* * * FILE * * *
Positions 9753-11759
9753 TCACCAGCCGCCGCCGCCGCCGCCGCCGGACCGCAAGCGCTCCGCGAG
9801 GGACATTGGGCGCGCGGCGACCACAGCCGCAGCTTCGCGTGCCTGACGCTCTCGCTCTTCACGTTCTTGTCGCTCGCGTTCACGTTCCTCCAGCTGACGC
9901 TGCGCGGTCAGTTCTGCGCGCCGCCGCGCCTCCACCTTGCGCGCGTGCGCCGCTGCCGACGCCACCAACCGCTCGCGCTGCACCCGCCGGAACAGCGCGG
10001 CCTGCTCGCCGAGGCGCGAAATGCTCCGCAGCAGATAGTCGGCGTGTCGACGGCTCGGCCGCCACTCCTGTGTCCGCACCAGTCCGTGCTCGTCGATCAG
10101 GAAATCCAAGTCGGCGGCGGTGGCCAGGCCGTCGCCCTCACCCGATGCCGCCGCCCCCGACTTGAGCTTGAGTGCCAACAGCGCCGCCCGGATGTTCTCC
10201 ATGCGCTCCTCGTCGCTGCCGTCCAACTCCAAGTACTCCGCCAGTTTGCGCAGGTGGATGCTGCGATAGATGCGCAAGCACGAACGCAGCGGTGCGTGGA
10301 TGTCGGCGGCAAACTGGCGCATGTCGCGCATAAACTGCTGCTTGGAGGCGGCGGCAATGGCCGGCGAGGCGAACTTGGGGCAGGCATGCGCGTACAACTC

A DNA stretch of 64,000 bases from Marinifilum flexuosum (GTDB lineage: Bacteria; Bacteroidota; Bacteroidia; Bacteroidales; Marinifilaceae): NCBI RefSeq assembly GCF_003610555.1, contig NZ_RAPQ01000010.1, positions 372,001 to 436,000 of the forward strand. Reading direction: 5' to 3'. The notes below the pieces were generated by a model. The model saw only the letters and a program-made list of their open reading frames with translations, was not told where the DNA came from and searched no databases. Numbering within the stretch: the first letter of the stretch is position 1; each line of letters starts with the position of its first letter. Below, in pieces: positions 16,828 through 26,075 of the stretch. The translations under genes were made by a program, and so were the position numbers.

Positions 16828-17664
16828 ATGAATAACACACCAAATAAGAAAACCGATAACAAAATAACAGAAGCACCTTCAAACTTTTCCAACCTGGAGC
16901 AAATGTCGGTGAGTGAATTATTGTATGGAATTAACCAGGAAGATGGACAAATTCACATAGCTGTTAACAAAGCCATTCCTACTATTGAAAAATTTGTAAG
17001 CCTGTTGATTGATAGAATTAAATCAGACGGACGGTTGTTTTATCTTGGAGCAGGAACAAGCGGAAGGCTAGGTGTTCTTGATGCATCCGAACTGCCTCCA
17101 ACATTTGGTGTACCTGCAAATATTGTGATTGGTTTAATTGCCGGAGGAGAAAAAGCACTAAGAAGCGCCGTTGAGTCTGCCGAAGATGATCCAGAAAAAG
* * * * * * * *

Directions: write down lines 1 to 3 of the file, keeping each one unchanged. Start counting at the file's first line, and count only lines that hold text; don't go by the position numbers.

Positions 9753-11759
9753 TCACCAGCCGCCGCCGCCGCCGCCGCCGGACCGCAAGCGCTCCGCGAG
9801 GGACATTGGGCGCGCGGCGACCACAGCCGCAGCTTCGCGTGCCTGACGCTCTCGCTCTTCACGTTCTTGTCGCTCGCGTTCACGTTCCTCCAGCTGACGC